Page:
Yesterday it was encouraging to meet with Ryan Wiggins, from Reconciliation Australia, to hear of progress in providing Reconciliation tools for faith communities, not least in the Anglican Diocese of Brisbane. Ryan was going on to a meeting with our diocesan bishops, as the next step in the process of considering a diocesan RAP (Reconciliation Action Plan): an initiative I set going with a successful Synod motion, asking for diocesan-wide attention to the possibility of such a RAP as one tool to further Reconciliation as an essential integral part of our life together.
I have been partly inspired by the RAP (see cover to the left) created in Toowoomba by our local Catholic diocese, thanks to the leadership of the former bishop Bill Morris, my wonderful friends in the Catholic Social Justice Commission, and, above all, the gracious and wise guidance of local Indigenous people . Our Anglican Glennie School in Toowoomba, and the SAILS organisation in our diocese have also created other encouraging examples of RAPs, working closely with local Indigenous people. What a difference it would make however if we can find ways to 'mainstream' this work, so that it is not left to a few particularly enlightened or enthusiastic people!
I do not know exactly how our Anglican diocese will develop this process in detail. I do know though that it is being taken very seriously and that Reconciliation Australia are also inspired by the challenge of what would be (in Ryan Wiggins' words) a 'mega-RAP', providing real institutional weight, direction and inspiration to the whole breadth and depth of diocesan commissions, parishes, schools, welfare bodies, and other agencies. This would also, very importantly, be a major fillip for our Indigenous Christian leaders who work so hard, with so little resource and so many other responsibilities. For everyone can do their part in Reconciliation, not leaving this to those Indigenous Australians who often have enough on their plate just surviving, or to the 'usual suspects'. In this respect, what was particularly encouraging to hear from Ryan yesterday were the new tools coming online from Reconciliation Australia for local churches and schools. Recognising the difficulties of the original RAP frameworks for faith communities - designed, as they were, mainly for business organisatations - good work has been done (learning from the struggles of SAILS and other church groups) to produce more faith-community-friendly tools. With the assistance of World Vision, these will be trialled shortly and will hopefully represent further practical steps, with tangible outcomes for Indigenous people, on our crucial national journey of healing.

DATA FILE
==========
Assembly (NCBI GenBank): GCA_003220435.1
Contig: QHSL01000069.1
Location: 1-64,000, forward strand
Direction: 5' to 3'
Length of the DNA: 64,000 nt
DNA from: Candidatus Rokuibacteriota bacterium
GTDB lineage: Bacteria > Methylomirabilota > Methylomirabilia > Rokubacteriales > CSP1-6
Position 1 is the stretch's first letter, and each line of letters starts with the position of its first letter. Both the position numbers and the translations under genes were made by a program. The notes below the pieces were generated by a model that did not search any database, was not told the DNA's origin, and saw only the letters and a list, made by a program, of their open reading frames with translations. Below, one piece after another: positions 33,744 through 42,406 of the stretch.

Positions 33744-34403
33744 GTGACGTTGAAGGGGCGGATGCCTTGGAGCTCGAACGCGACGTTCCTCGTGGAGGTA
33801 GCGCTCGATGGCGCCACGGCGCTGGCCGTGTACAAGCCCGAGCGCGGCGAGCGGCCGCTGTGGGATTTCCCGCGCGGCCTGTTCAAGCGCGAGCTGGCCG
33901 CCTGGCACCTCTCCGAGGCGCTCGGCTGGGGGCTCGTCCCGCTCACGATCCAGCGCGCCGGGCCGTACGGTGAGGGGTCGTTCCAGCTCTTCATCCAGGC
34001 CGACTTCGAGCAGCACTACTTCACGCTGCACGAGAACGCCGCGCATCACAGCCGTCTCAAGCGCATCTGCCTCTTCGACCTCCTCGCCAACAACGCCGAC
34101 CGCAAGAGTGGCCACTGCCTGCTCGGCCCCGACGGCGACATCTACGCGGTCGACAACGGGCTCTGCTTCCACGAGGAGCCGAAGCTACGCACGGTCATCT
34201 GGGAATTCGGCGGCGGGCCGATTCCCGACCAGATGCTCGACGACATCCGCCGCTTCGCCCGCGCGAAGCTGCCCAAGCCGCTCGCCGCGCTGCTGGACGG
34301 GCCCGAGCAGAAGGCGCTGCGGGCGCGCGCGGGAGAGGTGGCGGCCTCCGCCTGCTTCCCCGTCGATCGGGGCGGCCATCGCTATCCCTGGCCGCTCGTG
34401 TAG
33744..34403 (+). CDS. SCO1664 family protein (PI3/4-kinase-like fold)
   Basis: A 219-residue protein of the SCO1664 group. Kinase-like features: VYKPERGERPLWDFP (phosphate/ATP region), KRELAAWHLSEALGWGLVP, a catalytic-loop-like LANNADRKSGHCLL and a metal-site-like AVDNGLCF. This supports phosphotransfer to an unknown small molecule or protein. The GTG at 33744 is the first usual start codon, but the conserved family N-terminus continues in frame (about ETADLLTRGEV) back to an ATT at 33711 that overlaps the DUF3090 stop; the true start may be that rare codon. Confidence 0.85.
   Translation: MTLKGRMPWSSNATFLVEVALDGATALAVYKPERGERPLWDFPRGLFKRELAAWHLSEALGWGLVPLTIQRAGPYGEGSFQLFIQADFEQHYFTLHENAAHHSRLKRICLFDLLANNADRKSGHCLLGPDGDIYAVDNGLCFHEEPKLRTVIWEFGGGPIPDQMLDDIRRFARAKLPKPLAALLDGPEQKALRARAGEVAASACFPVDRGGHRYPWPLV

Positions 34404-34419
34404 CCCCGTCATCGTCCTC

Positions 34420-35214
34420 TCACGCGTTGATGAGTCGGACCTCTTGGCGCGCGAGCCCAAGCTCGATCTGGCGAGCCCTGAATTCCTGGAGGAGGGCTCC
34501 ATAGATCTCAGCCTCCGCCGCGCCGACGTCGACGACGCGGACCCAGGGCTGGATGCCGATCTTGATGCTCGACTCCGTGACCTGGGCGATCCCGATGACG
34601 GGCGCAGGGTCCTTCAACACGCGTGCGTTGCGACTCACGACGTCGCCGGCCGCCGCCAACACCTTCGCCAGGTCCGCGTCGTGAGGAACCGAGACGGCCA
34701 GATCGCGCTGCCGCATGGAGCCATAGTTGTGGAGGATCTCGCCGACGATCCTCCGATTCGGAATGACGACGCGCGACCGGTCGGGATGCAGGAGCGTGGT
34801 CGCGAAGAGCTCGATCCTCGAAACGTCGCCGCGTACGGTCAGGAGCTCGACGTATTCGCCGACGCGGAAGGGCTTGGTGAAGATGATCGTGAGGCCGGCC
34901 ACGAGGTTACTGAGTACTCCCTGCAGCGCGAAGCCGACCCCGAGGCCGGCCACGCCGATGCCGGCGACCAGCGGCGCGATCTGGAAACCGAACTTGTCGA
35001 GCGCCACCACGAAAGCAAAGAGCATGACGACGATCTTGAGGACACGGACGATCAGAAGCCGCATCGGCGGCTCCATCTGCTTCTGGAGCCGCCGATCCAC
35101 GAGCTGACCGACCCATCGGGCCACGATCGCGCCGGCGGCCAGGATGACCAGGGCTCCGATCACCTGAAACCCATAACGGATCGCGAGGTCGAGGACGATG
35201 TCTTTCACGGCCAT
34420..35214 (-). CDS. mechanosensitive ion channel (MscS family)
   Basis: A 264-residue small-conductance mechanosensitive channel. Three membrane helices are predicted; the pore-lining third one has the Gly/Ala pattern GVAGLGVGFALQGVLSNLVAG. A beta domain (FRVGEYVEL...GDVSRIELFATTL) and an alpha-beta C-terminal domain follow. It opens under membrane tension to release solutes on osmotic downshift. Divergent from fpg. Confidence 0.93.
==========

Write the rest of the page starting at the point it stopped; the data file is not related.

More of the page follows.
My thanks has been going out this week to all those who are keeping light alive in the face of the darkness of the abuse of refugees and asylum seekers across the world. I am grateful to so many fellow Christians and others of goodwill who are questioning what is going on and saying, in particular, 'not in our own name' to the continuing callous cocktail of our damaging national policies. Together with other members of our parish, it was good to be part of the Toowoomba candle vigil last weekend as we remembered the death of Reza Berati, murdered on Manus Island when in the enforced care of the Australian Government. It was a small step of solidarity but one on which to build. How, in Toowoomba, can we truly be a self-proclaimed 'Refugee Welcome Zone' city when our nation as a whole is not?